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Samba 2.0 was released this week. This release has all kinds of good stuff, but a couple of things stand out. They have now bundled a web-based administration tool which should be a real boon to all those who were put off by Samba's somewhat gnarly configuration files. And, crucially, there is an implementation of the NT domain authentication protocols. Implementing these protocols was not an easy task - Microsoft has had little interest in documenting them, so a reverse engineering effort was required. Samba is now truly a better NT server than NT. The strongest of congratulations are due to the Samba team. (More info and hype: their announcement).

The business world continues to move into Linux. Here's a brief overview of some of the things that have come out this week:

  • Compaq will start selling Linux-installed servers in the U.S. shortly. These systems will run Red Hat, as a result of a partnership with that company. (More info: ZDNet).

  • Compaq will start selling Linux-installed servers in Japan. They will run Pacific HiTech's TurboLinux, the most popular distribution in that part of the world (as a result of its Japanese language support). (More info: this Sm@rt Reseller article).

  • HP will start selling Linux-installed servers in Japan. No word on which distribution they will use. Their target market is ISP's, and they will be offering training as well. (Slightly more info: Nikkei Net).

  • Gateway will start selling Linux-installed machines later this year.

  • Oracle will begin marketing its database systems and "Enterprise Resource Planning" tools in Japan starting in March. This move evidently ties in with Compaq's, leading, one would guess, to an integrated Compaq / Oracle / Pacific HiTech product. (More info: Nikkei Net).

  • Lotus will release a version of its Notes server for Linux later this year.

There is even more afoot - see the Commerce page for the rest. Once again, it adds up to an impressive sum. For those who thought 1998 was impressive, here is the message: Linux has just begun.

In this context, though, interested readers may want to have a look at this Slashdot feature written by Jeremy Lee about the dangers Linux faces as the corporations move in.

In an interesting move, Corel has sold off its Netwinder division, or, more accurately, they have traded it to Hardware Canada Computing in exchange for a 25% ownership interest in HCC. Some more information can be found in HCC's press release, which also includes an FAQ at the end.

Free software in the French government. The good folks at AFUL organized a half-day get-together with the French "Mission interministérielle pour les nouvelles technologies de l'information" to talk about the possible use of Linux in the French administration. A summary of this gathering, including the presentations, can be found (in French) on this French government site. It may also be read in something that looks like English via Babelfish. (Found in NNL).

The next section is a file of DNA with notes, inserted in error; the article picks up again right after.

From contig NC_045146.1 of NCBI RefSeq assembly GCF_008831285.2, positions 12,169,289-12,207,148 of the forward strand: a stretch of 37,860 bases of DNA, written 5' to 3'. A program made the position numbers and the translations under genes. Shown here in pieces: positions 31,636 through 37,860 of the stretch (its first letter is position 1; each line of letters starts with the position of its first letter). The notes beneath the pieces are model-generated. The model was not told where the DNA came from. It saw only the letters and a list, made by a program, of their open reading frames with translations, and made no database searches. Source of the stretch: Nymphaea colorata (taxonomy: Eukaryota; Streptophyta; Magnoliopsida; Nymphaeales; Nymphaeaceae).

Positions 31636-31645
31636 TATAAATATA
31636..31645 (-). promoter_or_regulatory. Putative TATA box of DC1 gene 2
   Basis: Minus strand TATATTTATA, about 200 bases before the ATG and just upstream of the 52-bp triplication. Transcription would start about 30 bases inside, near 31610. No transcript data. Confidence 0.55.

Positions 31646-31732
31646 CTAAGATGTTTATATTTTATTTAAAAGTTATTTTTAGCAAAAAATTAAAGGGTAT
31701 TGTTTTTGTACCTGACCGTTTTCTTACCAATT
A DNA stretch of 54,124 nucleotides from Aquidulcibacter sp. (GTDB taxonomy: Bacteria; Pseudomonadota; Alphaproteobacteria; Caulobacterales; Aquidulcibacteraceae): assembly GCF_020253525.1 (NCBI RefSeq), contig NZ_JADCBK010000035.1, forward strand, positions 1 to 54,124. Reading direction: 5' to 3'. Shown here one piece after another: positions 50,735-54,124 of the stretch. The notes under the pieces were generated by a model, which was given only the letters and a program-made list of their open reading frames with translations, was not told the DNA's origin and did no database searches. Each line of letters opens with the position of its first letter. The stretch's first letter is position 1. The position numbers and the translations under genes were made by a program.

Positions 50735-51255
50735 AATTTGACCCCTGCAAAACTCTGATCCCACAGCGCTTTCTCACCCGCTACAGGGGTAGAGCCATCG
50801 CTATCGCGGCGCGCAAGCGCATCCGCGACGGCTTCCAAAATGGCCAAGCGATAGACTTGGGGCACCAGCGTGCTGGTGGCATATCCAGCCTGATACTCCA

Returning Windows for a refund? By now many of you will have seen Geoffrey Bennett's story about how he (eventually) got Toshiba to send him a refund for the (unwanted) Windows installed on his laptop. The Windows license, you see, says that if you do not accept the terms of the license the unused software should be returned for a refund. He didn't accept. His eventual success in getting a refund has raised hopes that people who run Linux-only systems can eventually get out of buying an operating system that is not useful to them.

To further these hopes, the Windows refund center has been launched on the web. Their goal is to get a large number of people to request refunds on February 15, in order to garner press attention and generally turn it into a media event. Sounds like a good idea to us.

Bay Area folks may also want to check out the Bay Area refund page set up by Rick Moen to coordinate the refund efforts there. (See also this PC Week article or this article in The Australian).

Is FUD an inappropriate term? We have been taken to task recently by a few readers for our occasional use of the term "FUD" ("fear, uncertainty, and doubt") in describing certain articles in the press. Perhaps a bit of explanation is in order. There is nothing wrong with criticism of Linux; certainly there is plenty in Linux to criticise. We certainly try not to brand criticism as FUD. However, if somebody prints statements like:

"I think it's great if you are willing to promote Linux to your boss. As long as you are aware of the risk you are taking. The risk of getting fired."
"...because few companies sell customized versions of Linux (Red Hat is an exception), there is almost no service and support for the product."
they have not engaged in criticism, they have engaged in scare tactics using inaccurate information. That is what we call FUD. Perhaps we have used the term a bit freely in the past; we'll be more restrained in the future. But the term has its place.

Blank banner ads. A few folks have informed us that the banner ads occasionally come up blank. "It's a feature." The ad network we use provides "default banners" to run when they don't have anything better. A review of their performance showed that nobody was clicking on them, and LWN was making very little money from them. So, rather than inflict useless ads on our readers, we turned them off. We didn't figure anybody would mind.

January 21, 1999


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